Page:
by Steve


700 is the natural number following 699.

700 is the natural number preceding 701.

700 is the sum of four consecutive prime numbers, 167 + 173 + 179 + 181. I’m not sure if this has any mathematical value. These kinds of things feel a little like arithmetical gymnastics, something that is impressive, looks impossible to do yourself, but essentially forgettable. Or maybe it feels like the steps towards a greater understanding of the world, but the sort of understanding someone else comes to, that will be essentially unobtainable to the likes of me. Or even something more mystical, less about unlocking reason, more about some deeper meaning. I explored 700 in numerology, the practice of finding the mystical and divine in numbers. Unfortunately, I couldn’t make much sense of it all. I think the jist of it was 700 means I’m doing well and should keep on trucking. I’m paraphrasing slightly here. I imagine there is similar symbolism behind other numbers, but like astrology there is a degree of interpretation and making the definition or reading broad enough that everyone can relate. I may be wrong with that assumption, but I wasn’t willing to dive down the numerology rabbit hole. Most numerology websites appear to have been designed by someone with a fetish for Geocities sites circa 1998. However, for all I know, the number 700, and other numbers that are the sum of consecutive prime numbers, may be incredibly important in our day-to-day lives, either mystically or scientifically.

Peter Parker died in issue 700 of The Amazing Spider-Man, the last edition of the particular comic book. Parker would eventually return, as you can do that sort of thing in comic books. I very much feel for those people who have to maintain continuity in comic books, with all the twists and turns, reboots and alternate universes. Overarching comic book plots may be the most complex narratives in modern culture. Or they might just be a good means of creating more titles and shifting more units. Or maybe both.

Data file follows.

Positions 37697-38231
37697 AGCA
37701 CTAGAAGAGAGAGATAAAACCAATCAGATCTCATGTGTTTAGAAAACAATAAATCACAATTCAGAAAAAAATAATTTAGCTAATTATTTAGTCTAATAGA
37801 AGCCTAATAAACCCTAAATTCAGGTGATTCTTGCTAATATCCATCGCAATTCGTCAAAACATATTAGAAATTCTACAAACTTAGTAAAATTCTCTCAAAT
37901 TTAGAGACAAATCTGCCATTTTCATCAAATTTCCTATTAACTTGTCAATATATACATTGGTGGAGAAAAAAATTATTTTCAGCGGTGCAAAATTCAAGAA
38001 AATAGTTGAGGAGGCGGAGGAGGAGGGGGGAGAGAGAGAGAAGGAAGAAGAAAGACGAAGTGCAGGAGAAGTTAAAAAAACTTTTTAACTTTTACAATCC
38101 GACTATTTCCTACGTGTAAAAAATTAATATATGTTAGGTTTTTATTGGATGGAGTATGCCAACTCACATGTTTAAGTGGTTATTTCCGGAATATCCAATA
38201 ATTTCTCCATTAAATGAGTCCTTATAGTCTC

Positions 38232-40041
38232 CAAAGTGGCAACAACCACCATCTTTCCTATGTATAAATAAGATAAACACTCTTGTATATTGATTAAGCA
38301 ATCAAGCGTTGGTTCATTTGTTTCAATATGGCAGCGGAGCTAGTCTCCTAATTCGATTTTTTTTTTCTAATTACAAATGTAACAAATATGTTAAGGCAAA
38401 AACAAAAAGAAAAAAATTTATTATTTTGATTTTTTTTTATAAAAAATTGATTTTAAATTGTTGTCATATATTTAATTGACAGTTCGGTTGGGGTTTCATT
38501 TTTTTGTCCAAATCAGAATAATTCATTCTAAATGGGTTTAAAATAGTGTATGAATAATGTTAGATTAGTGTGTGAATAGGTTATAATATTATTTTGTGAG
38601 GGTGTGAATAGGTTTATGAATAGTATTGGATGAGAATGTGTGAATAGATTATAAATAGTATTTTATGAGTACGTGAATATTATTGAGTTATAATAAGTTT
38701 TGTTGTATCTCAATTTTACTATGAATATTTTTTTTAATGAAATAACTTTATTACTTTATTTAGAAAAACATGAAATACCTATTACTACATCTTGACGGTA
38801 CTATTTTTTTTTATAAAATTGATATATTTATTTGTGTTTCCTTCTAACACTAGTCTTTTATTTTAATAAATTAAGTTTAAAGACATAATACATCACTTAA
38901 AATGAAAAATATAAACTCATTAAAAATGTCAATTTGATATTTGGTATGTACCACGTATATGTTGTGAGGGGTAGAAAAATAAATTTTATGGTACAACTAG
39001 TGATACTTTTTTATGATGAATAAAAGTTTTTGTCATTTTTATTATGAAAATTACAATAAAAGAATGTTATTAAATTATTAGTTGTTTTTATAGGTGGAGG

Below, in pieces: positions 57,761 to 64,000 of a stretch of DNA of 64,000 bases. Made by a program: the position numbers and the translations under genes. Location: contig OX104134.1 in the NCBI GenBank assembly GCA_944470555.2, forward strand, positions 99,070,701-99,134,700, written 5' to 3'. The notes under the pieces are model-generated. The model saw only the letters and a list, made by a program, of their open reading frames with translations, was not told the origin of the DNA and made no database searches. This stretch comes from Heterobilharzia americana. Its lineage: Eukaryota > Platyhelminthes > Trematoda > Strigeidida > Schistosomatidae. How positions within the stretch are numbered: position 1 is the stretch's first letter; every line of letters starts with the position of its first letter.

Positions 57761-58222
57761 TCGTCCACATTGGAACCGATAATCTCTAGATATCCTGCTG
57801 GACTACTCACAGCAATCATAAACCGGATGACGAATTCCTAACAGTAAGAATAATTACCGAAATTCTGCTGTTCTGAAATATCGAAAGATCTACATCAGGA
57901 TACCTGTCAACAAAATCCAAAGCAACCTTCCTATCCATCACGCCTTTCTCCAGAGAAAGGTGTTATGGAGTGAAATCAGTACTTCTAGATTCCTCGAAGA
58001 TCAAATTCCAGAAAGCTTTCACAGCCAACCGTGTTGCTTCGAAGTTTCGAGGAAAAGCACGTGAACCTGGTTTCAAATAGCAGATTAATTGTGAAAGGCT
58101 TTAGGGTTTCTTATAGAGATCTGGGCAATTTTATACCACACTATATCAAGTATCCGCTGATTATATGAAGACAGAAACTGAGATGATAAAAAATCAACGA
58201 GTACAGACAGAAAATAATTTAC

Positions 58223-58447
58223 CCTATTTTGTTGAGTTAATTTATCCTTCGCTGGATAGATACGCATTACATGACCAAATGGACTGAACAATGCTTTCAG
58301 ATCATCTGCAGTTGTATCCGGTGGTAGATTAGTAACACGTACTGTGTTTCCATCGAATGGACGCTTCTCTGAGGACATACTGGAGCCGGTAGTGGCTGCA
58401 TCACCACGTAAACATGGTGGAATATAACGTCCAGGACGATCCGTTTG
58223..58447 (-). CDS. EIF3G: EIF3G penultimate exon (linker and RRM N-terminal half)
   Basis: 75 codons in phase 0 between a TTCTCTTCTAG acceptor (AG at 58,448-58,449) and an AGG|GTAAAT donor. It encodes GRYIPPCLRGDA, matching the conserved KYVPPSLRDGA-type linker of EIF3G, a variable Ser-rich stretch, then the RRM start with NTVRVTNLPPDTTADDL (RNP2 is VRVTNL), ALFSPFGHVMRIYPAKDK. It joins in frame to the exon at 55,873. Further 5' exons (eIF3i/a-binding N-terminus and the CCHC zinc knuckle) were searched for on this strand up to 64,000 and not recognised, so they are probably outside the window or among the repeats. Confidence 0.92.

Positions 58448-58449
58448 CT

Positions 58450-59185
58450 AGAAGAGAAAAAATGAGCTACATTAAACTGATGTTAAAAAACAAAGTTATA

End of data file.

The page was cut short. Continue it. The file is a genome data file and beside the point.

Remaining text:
The 700 Club is the flagship programme on the Christian Broadcasting Network. It is apparently one of the longest running shows on cable television in the United States. I guess Christianity is something you can keep talking about for many years. However, I generally feel a little queasy about religious television programmes. I can see the value and importance of ceremony. I’m not sure a TV show is the best place for it. And generally, I prefer religion without the right-wing editorialising, which is not always possible, but seems even less so when religion gets all showbusiness-y. It appears that the longest running cable TV shows in America cover either religion or sport, which sounds about right. The two great faiths.

Arnold Schwarzenegger had 700 words of dialogue in Terminator 2: Judgment Day. I prefer the spelling “Judgement” to “Judgment”, that always looks wrong to me. However, from a quick read of various heated online discussions among grammarians I’d do well to stay out of that fight.

Year 700 was a leap year. I didn’t realise leap years were that old. It turns out they are really old, like Roman old. But I suppose once you start having calendars, it doesn’t take that long a time before everything is a little out of sync. But how do you work out the days/dates are getting all screwy, rather than it just being odd weather for the time of year? I guess it goes back to the maths. And looking at the sun, I guess. Although not too closely.

How much wood would a woodchuck chuck if a woodchuck could chuck wood? About 700 pounds. I knew the phrase, but I didn’t know the answer. I didn’t even know what I woodchuck is. It turns out it is a groundhog. So, with the rhyme and the Day woodchucks/groundhogs have got the broader cultural relevance thing pretty much covered.

This is post 700 on this blog. I would like to pretend that each and every post has been of immaculate quality. However, I think this post probably disproves that. I’m not sure it is a particularly remarkable milestone. Not much more impressive than 699, less impressive than 701. But I figured I’d mark the occasion anyway. And through the medium of the number 700 I’ve nearly, almost learned a few things.

Today’s post has been brought to you by the number 700.

Image from leduc divad, via Flickr